No two days are the same for columnist Catriona Stewart. She has spent 15 years covering the education, crime, and court reporting beats, but as writer-at-large at The Herald, she now gets to spend her time on longer reads and more in-depth features, focused largely on politics and social affairs.
“My remit currently is really broad. I basically get to write about anything that’s topical, anything that interests me,” she says. With the Glasgow-based publication covering all of Scotland, this is indeed a broad patch.
We catch up with Stewart at the SPA National Conference, where she tells us about her journey from serving coffee as a student to working for national news organisations, her reporting that changed the narrative about Govanhill in Glasgow, and the relentless work ethic that got her to where she is now.
My Day Starts At…
I feel like my day never really ends. I keep erratic hours, [and] work multiple jobs. I’m a writer-at-large for The Herald, which is a full-time job. I also work at Glasgow University with postgraduate students; I do a lot of broadcasting, maybe five or six different broadcasting, radio, and television bits a week. I’m secretary of Women in Journalism Scotland, I have a mentee, and I sit on the Children’s Panel [trained volunteers who make legal decisions in children’s hearings]. So I keep a very chaotic schedule!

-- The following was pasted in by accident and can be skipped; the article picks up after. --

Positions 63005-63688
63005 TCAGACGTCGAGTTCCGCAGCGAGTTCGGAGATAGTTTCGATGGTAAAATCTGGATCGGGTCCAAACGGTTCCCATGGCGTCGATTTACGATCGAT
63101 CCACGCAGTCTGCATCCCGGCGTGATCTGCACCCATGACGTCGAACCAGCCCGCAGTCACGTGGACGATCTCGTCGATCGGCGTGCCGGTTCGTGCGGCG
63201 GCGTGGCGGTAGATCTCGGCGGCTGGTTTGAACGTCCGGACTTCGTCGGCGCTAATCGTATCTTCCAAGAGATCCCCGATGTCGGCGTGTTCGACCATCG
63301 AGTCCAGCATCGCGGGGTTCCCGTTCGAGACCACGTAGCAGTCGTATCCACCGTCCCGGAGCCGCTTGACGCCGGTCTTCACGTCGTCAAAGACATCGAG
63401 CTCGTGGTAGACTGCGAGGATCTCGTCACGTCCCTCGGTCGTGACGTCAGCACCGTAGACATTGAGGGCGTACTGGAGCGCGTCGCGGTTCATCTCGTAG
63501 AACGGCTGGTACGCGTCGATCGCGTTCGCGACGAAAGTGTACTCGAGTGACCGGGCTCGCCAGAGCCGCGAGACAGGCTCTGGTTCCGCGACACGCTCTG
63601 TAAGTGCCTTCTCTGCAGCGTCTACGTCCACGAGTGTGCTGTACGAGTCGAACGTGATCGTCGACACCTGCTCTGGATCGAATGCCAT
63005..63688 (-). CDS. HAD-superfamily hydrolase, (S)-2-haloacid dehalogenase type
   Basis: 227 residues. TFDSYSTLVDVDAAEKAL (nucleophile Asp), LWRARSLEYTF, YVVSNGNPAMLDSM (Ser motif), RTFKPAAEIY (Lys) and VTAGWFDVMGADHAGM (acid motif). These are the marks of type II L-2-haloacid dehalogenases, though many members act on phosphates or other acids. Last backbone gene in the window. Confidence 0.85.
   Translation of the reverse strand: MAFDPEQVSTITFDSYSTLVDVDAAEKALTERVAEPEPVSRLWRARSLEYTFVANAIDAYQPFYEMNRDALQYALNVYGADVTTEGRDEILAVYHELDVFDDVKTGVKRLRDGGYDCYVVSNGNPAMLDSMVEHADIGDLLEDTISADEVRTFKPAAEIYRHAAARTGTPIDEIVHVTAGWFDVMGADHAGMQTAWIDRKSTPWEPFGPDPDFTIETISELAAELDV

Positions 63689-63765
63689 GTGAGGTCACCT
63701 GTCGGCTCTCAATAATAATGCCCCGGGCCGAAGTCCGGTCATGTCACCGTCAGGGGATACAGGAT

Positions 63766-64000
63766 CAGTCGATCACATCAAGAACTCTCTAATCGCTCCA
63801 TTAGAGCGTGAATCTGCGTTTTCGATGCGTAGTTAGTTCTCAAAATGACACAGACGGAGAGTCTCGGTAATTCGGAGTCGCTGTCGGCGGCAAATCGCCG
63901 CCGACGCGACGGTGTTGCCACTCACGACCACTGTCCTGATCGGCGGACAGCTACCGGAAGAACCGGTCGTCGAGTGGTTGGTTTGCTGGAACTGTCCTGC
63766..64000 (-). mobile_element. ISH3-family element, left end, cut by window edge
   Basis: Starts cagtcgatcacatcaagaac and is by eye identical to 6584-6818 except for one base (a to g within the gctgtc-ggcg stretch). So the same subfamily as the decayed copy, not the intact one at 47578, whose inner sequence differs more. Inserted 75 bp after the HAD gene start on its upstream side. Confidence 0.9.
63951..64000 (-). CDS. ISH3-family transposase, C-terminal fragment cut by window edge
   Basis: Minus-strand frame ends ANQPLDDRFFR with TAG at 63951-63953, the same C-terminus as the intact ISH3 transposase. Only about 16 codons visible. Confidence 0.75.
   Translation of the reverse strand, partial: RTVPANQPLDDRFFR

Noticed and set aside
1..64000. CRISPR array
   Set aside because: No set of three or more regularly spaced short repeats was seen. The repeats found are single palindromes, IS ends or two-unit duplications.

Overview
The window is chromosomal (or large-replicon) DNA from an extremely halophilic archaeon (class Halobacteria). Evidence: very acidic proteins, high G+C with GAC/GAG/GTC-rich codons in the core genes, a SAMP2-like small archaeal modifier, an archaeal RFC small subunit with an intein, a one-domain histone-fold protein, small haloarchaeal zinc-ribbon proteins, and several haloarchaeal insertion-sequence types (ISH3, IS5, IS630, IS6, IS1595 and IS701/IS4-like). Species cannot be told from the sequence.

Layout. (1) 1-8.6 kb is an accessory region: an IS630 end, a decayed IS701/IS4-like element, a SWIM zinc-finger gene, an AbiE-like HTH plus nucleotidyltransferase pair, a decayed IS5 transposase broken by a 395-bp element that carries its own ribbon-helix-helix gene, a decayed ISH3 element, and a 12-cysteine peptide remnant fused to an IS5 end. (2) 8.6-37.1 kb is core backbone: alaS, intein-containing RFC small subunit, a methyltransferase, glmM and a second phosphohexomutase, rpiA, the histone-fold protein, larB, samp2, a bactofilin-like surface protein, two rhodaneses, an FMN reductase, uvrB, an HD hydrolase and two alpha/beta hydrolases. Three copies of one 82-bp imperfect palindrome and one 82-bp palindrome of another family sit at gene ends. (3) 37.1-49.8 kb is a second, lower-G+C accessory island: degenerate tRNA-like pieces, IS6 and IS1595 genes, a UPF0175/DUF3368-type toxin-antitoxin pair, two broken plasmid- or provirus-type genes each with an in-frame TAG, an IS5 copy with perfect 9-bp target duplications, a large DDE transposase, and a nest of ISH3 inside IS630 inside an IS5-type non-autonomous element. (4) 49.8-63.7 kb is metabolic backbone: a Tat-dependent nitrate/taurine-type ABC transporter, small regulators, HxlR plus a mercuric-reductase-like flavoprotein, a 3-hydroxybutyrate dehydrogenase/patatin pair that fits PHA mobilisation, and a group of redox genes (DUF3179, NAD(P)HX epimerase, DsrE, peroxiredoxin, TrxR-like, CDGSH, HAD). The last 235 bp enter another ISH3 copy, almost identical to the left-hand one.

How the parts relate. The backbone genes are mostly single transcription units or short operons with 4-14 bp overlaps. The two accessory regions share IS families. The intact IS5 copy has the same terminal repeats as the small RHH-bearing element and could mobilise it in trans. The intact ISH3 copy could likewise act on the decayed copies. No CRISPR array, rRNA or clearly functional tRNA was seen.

I don’t tend to have a morning routine. Sometimes if I’m doing the morning Paper Review, I’m up at 3:45 in the morning. That’s a case of just sitting down at my desk and getting straight to work.
“I’ve done a lot of big ticket things that I suppose young journalists might want to do. But actually, community reporting is the most important thing that I’ve done.”
Catriona Stewart, columnist at The Herald
My Typical Day Involves…
I never know what I’m going to be doing from one day to the next. I do sometimes have things planned ahead, but with regard to broadcasting, that’s always very ad-hoc. The phone will go and it will be the BBC or Times radio or Sky News, or one of the broadcasters, asking if I’ll come on TV or on radio and talk about [a] topic, and that can be really unpredictable.
This week, I’ve done radio segments at half five in the morning; I’ve done television at 10 at night; I’ve been to Edinburgh to do Newsnight, which means I didn’t get home until half past one in the morning. So it’s very, very variable.
I thrive on that, I really enjoy it, but it’s pretty exhausting as well.